The capacitance between the wire and the probe would form a capacitive voltage divider with the probe's input capacitance, and at frequencies significantly higher than the low frequency roll off created by the probe's input capacitance and the probe's resistance, the wave form would be faithfully reproduced, although it would have a reduced amplitude. The circuit give here, presents about a 2 pf load to the circuit, and capacitively loads the circuit measurably less than the X100 voltage probe (A Stack CP-241) I often use for this sort of thing.
To make a X10 capacitive attenuator, simply select a variable capacitor, C2 that has an adjustment range that includes the capacitance, that when added to Cin, the input capacitance of the scope probe you are going to use with it, is nine times that of the coupling capacitor. In this circuit, the coupling capacitor, C1. is 2 pf and the scope probe's input capacitance is about 16 pf, so C2 is
C2 = (9X C1) - Cin
C2 =( 9 X 2 pf ) -16 pf
This set of values puts 90% of the voltage across C1 and 10% across C2 and the scope probe. This also works for higher attenuations, but since I am working with signals of a few volts or less, X10 is about as high as I need to go.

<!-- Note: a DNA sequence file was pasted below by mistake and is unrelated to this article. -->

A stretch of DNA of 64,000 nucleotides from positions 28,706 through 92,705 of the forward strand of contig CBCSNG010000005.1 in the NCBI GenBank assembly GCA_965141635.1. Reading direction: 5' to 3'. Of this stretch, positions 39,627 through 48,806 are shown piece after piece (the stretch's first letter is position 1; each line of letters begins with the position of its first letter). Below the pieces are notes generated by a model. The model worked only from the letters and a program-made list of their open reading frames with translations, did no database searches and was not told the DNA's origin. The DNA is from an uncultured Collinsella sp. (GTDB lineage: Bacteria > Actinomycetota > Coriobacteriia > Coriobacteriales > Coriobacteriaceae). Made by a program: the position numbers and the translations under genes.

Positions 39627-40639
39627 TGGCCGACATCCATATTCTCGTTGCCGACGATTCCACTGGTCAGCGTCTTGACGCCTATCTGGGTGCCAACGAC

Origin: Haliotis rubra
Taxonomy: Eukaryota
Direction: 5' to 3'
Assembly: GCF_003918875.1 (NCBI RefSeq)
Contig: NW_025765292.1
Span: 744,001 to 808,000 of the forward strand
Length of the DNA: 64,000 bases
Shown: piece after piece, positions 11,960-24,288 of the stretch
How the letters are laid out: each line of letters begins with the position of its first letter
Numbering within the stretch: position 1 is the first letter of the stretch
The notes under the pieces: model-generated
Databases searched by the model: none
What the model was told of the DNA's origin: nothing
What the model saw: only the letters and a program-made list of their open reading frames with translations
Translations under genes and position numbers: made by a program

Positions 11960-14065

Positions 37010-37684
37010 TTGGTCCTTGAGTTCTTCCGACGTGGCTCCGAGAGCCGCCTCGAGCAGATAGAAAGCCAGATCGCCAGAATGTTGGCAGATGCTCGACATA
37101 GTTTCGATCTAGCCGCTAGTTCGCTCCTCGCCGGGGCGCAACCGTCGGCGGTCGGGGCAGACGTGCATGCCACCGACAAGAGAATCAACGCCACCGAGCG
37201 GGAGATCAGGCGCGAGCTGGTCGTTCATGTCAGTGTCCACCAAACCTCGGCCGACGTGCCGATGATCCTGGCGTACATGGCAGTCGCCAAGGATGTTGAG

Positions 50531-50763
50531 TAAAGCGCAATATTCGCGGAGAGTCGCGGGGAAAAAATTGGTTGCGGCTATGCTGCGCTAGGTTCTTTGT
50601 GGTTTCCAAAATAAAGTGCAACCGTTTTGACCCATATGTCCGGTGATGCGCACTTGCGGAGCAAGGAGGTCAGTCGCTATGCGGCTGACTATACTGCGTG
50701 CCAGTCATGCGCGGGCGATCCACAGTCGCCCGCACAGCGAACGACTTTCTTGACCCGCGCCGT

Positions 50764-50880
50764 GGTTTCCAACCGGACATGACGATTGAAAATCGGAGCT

Construction and Calibration
I built this on a small piece of pre-punched fiberglass board with a plated metalization pattern. The leads are all short to minimize stray reactances. A couple cm of bare #30 tinned copper wire serves as the probe. A small hook at the end lets me "hang" the probe on component leads. I also occasionally solder the tip of the wire to the circuit under test.
A short length of hookup wire makes the ground connection from the adapter to an alligator clip which makes the ground contact for the circuit under test. The shorter the better. For frequencies above 50 MHz, it would be much better to just solder a short piece of wire, about 1 cm long, from the adapter's ground to the circuit under test.
Two pieces of...